I was the epitome of the typical American before I met my wife. I was a college kid from a middle class neighborhood who rebelled against the norm and got my first credit card as a sophomore. That spring I headed for an all expense paid trip to Daytona courtesy of Citibank. I even bought a stuffed animal Flounder from the Disney store knowing full well the little guy was taking me over my credit line. I figured I could make my minimum $20 monthly payment and all would be well. Unfortunately, it was all too well as in deep and all wet. By early in my junior year, I had firmly entrenched myself in debt with a poor credit history to boot.

Along comes my future bride. She was in accounting and kept a financial journal to track each quarter deposited in the student union vending machine. While she never forced her Depression driven financial formula on me, it nevertheless rubbed off on me over a l-o-n-g period of time. We've now been married over 10 years and I've come full circle (well, 300 degrees any way) and live a debt free lifestyle.

Nowadays, unlike the typical American family, we have two cars paid off (and less than 5 years old to boot), no credit card debt or student loans, a thriving retirement account and money in the bank for the proverbial rainy day. Much to Mr Ramsey's dismay, we still have a mortgage payment that we have no plans to pay off early (although it is on the 15-year track), and we regularly pay for everything from movies to groceries with a credit card (GASP!).

Dave focuses on paying cash for everything and only buying what you can pay cash for now. If you don't have the money you shouldn't make the purchase without saving first. That is a classic AA approach to finances. While I would agree that this approach may be the best or only aternative for someone addicted to a spoiled, greedy lifestyle where they have to have everything the Jones' have and an upgraded model to boot, I don't believe that everyone must follow this recipe for success.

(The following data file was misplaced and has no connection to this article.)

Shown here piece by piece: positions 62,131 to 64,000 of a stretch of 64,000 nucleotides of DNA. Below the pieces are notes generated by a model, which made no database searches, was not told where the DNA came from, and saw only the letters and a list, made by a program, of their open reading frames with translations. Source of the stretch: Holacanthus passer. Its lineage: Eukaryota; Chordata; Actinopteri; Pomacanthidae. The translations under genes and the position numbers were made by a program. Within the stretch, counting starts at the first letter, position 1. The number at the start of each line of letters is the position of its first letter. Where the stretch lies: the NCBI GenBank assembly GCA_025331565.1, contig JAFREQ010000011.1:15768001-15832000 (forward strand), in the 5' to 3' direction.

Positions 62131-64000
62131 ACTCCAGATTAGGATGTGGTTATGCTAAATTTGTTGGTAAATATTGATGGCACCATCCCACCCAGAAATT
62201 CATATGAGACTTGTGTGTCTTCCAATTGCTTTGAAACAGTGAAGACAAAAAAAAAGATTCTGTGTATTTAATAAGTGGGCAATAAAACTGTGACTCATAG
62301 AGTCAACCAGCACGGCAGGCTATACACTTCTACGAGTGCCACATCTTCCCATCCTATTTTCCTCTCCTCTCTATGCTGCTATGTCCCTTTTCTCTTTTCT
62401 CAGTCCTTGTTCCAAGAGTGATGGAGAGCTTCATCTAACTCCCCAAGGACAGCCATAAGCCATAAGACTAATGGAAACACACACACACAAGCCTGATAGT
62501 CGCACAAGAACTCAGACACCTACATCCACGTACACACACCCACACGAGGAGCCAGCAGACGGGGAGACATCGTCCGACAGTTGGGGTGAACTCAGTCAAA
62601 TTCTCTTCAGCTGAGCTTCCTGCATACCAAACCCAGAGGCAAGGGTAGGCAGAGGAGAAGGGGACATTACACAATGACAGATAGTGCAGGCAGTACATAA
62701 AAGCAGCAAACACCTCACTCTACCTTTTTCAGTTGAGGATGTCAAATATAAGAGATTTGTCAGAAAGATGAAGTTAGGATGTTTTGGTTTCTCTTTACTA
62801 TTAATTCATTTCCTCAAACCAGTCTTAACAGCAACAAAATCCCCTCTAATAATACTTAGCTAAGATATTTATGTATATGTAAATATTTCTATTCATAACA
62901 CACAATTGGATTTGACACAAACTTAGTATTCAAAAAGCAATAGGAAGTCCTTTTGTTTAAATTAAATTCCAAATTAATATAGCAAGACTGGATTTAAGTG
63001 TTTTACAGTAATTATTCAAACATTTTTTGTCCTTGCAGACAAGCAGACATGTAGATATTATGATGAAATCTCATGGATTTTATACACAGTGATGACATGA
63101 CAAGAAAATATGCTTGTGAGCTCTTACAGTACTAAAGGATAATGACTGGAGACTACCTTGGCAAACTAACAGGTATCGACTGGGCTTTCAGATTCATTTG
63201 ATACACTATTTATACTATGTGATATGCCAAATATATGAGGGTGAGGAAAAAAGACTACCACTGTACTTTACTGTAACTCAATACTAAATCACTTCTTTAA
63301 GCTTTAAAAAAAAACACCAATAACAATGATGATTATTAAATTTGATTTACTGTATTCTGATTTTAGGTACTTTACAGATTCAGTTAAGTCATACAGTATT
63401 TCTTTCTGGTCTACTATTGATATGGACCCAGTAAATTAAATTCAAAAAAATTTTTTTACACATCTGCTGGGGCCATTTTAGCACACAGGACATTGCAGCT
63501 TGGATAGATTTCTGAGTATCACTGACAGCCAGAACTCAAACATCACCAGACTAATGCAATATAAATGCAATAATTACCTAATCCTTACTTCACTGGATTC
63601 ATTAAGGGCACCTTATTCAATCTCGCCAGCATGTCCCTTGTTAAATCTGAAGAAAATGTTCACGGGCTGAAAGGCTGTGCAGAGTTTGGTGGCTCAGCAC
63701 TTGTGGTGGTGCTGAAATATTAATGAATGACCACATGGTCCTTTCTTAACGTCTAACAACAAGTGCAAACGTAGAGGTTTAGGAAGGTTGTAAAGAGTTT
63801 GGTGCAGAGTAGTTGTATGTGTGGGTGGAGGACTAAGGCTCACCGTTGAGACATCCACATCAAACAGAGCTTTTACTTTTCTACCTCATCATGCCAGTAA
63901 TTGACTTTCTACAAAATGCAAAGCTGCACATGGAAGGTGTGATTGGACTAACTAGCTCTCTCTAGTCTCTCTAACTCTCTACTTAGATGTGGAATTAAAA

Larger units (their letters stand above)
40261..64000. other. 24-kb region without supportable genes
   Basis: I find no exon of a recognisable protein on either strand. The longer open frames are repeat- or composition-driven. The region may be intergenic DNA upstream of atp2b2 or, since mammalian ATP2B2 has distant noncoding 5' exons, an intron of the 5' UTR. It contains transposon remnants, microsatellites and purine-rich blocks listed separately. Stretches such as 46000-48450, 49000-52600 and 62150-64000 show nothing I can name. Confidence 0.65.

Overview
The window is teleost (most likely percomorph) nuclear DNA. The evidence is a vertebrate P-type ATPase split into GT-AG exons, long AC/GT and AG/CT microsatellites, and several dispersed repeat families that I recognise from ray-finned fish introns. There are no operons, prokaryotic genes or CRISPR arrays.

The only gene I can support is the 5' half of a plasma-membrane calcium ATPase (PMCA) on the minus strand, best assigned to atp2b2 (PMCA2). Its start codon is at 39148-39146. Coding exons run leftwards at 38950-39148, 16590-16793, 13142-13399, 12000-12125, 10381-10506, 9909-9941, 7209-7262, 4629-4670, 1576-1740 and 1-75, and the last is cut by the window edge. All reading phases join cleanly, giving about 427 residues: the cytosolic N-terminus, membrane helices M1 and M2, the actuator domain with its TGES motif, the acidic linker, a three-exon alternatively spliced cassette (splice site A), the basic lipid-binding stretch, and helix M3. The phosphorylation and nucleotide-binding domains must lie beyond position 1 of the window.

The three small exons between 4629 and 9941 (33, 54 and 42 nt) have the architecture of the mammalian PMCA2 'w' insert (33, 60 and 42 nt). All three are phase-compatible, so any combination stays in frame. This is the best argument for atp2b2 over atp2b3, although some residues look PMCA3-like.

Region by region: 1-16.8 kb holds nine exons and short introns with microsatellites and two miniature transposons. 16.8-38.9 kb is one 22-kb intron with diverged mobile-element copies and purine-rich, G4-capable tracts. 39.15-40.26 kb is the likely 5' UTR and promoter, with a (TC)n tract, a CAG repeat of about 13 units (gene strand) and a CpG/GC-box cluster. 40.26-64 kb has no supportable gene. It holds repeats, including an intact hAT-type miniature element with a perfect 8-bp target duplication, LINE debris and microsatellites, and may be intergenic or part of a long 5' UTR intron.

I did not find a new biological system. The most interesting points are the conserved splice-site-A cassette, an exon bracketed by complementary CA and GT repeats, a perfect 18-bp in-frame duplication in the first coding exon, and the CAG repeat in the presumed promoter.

Just as some people have been successful at weight loss on Slim-Fast while others only had luck with low carbs, I believe that each person can achieve the same goals using different methods. Obviously, the first (common) step is to make a commitment to reduce your debt and live within your means. Once you've made the choice and plan to stick with it, you need to determine what approach will allow you to stick to your goals. For us, we are able to pay with a credit card and use Quicken to keep track of our monthly total and then pay off the entire balance monthly so that finance charges are never an issue.

Whereas Dave would advocate saving up $1200 for that new, widescreen television, I prefer to use the 18 month/no interest plan whereby I make 18 equal payments with no interest and get my TV early. 18 months from now Dave and I both have a TV. Likewise, I see no harm in the discipline of using a credit card that carries no annual fee and pays cash back or some other return for using plastic. At the end of a year, Mr Ramsey and I have both purchased the same $8,000 worth of goods and services, but I also have $80 in free gas at the pump. Hey, a few months from now that may only be good for two fill-ups, but it's two free fill-ups Dave doesn't have!

Bottom line? I agree with Dave Ramsey that Americans are heading for a heartbreak if they continue to spend like there's no tomorrow and they have a money tree orchard in their backyards. But I don't think there's only one way to get to your debt-free destination. Live within your means and accept that just because it exists doesn't mean you need it. And if you happen to fall short of your goals, just remember those of us going without today will be the ones living high on the hog tomorrow when you are in line for food stamps because that Hummer H2 and house on the lake aren't putting food on the table in retirement!